[Smt-talk] Narrative/analysis (was theory of film music)

MICHAEL KLEIN mklein01 at temple.edu
Thu Jul 10 11:51:21 PDT 2014

Dear Colleagues,

Replying to just a few ideas in this thread:

There has been mention that we cannot speak of musical narrative until we
define the word "narrative." Good luck with that. Ildar mentioned that he
could think of two kinds of definition for that term, but after spending
the last seven years, or so, reading about narrative (outside of music), I
can tell you that there are hundreds of definitions of narrative, and there
is no one universally accepted definition. To quote the literary critic J.
Hillis Miller: ". . . theories of narrative [are] so many and so diverse
that it makes the mind ache to think of them all" ("Narrative," p. 67
in *Critical
Terms for Literary* Study, 2nd edition). I know of at least two
English-language journals devoted to narrative, and every so often they
release whole editions devoted to the problem of how to define narrative,
and to date, there is no consensus on the term's meaning. I think of it in
terms of Wittgenstein's discussion of language games: if you think you've
defined "narrative" you're only playing with words.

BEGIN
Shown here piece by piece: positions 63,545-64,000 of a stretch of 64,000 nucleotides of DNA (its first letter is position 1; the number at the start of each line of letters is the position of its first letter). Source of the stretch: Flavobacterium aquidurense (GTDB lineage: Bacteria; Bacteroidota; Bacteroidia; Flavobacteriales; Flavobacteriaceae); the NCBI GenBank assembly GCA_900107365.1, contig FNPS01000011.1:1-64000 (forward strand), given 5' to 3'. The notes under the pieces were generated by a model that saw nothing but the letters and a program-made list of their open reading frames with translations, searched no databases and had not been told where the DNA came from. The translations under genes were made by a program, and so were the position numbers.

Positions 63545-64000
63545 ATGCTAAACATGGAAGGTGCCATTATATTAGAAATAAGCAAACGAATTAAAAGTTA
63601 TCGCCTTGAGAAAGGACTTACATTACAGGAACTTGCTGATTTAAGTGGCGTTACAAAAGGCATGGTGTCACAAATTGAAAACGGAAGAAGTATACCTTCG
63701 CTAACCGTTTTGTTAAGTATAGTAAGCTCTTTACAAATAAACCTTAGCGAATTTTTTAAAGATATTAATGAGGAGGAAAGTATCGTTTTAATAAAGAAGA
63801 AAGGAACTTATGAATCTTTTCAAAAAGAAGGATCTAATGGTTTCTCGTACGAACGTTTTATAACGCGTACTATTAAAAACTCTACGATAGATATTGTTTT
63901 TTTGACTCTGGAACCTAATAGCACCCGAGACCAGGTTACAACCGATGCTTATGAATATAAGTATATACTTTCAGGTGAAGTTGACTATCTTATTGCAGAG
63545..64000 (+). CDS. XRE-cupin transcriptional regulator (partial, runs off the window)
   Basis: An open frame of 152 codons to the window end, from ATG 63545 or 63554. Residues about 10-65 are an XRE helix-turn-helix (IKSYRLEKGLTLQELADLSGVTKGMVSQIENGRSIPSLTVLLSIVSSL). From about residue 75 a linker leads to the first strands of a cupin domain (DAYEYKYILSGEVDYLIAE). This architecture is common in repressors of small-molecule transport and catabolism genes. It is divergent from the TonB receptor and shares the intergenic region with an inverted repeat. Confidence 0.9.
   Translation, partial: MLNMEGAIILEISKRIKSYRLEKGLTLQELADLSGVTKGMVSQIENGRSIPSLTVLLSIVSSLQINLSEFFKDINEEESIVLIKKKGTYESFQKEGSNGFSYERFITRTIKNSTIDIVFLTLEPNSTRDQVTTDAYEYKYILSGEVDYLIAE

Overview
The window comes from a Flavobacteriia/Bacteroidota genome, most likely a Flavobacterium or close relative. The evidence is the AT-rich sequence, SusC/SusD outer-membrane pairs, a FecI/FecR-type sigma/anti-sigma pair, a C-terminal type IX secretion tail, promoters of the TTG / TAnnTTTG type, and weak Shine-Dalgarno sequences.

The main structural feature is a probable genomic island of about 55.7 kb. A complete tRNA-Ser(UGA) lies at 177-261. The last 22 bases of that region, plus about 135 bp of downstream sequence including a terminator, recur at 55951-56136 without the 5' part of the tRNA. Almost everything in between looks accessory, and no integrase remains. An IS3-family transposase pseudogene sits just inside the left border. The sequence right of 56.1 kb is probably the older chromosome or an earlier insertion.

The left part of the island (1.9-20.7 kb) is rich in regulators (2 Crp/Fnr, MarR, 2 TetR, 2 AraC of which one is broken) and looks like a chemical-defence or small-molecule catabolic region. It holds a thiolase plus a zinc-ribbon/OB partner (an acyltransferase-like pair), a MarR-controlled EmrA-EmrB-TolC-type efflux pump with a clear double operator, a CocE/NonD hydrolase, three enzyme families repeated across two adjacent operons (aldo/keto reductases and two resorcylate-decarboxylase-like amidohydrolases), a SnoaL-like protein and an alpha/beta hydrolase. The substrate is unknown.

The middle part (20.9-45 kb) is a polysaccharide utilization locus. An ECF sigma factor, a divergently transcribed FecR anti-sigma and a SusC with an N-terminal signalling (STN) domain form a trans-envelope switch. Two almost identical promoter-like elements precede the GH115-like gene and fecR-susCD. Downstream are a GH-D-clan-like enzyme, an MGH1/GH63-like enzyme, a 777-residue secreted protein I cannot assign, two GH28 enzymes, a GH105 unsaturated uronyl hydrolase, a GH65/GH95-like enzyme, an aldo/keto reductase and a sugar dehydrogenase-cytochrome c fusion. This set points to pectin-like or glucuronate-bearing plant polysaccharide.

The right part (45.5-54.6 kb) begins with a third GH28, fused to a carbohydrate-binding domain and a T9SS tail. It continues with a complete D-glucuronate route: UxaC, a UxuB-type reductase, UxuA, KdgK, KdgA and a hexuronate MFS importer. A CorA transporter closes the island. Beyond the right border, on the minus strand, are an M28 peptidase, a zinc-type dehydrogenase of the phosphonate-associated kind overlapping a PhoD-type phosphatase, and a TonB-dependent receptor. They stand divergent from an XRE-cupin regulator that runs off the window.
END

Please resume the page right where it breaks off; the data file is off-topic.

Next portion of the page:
Then. . . there has been some discussion of a few publications on music and
narrative (one by someone named "Kline"). I would like to point out that
Byron Almén has published an entire book on the topic: *A Theory of Musical
Narrative* (IU Press). Bryon nicely discusses many of the issues around
narrative in the first chapters. Also, as a shameless plug, my dear friend
and colleague, Nicholas Reyland, has written several articles on musical
narrative, and he has co-edited (with some guy named "Klein") a collection
of essays on narrative after 1900 with the catchy title, *Music and
Narrative since 1900* (IU Press).

Finally, I would echo Nicolas Meeùs in wondering what some of our
colleagues mean by the word "structuralism" (this is rather the same
problem that we have with the word "narrative"). Within an important stream
of continental thought, "structuralism" has its roots in semiotics, while
within America ("land that I love. . . ") I find that people often use the
term as a synonym for formalism. The two are not the same. Most music
analysis is not structuralist in the way that continental philosophy
understands that term.

Many thanks.


Michael Klein
Chair, Department of Music Studies
Professor of Music Studies
Temple University
Boyer College of Music and Dance
316 Presser Hall
michael.klein at temple.edu


*Intertextuality in Western Art Music*:

*Music and Narrative since 1900*:

"Denn alles Fleisch ist wie Gras. . ."
-------------- next part --------------
An HTML attachment was scrubbed...
URL: <http://lists.societymusictheory.org/pipermail/smt-talk-societymusictheory.org/attachments/20140710/54764e82/attachment-0001.htm>

More information about the Smt-talk mailing list